- Councilwoman Wanda Halbert
Developing pposition to consolidation among African-American Democrats in the inner city has focused on a sense that the political influence of blacks would be weakened overall by the absorption of Memphis city government by an enlarged Metro government representing all of Shelby County.
Resistance in the inner city to the forthcoming November 2 referendum on a new Metro charter has even prompted some black leaders to rethink the assumptions that, several generations back, underlay the impetus toward racial integration.
In a posting on her Facebook
page, city council member Wanda Halbert recently interjected a thought along these lines into a discussion of the consolidation issue. She was responding to a dialogue partner who had said black leaders espousing the Metro charter “have no idea that they are selling their people out and placing us in a position of diluted voting strength.”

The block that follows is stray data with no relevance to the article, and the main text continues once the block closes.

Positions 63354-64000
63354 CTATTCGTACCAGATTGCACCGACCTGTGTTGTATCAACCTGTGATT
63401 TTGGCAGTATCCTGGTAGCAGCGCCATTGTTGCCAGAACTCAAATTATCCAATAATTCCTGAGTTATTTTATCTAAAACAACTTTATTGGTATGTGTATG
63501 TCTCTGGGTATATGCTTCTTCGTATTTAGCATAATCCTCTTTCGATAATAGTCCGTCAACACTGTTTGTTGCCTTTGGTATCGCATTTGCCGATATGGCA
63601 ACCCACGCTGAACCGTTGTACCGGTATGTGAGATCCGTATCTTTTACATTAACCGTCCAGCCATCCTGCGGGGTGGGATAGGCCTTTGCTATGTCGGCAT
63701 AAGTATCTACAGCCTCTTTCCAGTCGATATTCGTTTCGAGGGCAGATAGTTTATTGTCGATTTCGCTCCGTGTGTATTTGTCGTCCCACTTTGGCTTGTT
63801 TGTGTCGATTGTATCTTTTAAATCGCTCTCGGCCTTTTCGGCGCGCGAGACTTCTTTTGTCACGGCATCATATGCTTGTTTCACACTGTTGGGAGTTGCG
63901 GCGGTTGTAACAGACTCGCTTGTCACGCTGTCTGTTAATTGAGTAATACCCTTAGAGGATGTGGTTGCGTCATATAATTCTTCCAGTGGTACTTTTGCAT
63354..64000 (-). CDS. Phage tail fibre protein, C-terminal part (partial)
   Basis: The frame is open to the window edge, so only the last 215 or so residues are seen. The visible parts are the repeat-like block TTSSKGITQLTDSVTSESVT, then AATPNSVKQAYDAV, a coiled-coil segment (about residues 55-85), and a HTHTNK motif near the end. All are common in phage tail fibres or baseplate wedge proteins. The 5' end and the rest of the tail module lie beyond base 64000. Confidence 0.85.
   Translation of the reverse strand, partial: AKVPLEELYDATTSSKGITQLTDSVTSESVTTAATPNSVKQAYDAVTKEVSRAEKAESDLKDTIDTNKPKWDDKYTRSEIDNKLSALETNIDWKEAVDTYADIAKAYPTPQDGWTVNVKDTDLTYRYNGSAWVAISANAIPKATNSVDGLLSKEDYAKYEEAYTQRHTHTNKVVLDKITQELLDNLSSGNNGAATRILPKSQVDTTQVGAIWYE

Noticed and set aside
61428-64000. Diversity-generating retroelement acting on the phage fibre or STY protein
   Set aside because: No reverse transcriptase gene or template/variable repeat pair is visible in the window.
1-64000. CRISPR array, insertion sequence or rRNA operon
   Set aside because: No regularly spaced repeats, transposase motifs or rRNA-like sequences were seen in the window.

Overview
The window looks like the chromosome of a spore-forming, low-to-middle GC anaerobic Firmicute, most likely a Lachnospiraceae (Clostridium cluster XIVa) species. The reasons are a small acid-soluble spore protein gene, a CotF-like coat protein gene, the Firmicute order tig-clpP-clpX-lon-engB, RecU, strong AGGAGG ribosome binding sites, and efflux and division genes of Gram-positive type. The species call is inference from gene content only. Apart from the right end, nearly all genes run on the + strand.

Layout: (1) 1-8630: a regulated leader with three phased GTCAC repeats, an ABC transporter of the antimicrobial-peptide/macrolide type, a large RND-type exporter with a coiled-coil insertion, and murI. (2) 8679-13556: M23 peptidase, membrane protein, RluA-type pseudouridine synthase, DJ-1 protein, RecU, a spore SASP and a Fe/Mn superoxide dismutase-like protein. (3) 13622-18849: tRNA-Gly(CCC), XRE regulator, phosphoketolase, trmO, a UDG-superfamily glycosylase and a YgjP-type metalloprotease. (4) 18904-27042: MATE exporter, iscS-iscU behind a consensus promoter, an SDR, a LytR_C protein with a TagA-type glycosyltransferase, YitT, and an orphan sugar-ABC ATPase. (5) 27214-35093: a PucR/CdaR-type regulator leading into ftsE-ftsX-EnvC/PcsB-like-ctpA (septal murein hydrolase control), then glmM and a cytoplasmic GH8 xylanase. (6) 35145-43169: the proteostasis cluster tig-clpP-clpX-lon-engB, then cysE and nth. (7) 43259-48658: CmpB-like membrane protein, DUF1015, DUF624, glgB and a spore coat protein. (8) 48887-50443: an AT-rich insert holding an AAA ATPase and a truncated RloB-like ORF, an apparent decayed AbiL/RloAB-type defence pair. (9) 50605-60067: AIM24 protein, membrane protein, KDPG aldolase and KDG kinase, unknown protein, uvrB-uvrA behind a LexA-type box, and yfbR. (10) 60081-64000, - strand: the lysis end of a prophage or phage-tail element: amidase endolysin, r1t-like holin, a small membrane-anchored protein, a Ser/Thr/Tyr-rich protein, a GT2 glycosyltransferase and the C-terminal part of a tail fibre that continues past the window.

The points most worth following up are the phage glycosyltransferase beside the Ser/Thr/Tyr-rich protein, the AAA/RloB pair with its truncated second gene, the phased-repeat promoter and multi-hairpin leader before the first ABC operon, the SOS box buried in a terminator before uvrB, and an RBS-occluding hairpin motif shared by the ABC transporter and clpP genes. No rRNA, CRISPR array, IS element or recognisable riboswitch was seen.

Halbert disagreed: “I say, yes they do, just as they did with their support of the civil rights movement. These people were/are leaders in their respective communities. Doctors, lawyers, judges, etc. They are not ignorant, uneducated, low income, don't care, don't know people.
“Though I did not live during that day, I was surprised to discover, as well intended as it appeared to be, desegregation was the beginning of the destruction of black life as it was once known. Many thought it would bring about equality for all but it simply was the destruction of togetherness, purpose, passion, family, quality education, pride, etc.
“It is commonly known, government and the power structure put together 10, 15, 20+ year plans for the future. I refuse to believe it was not known where desegregation would lead many…”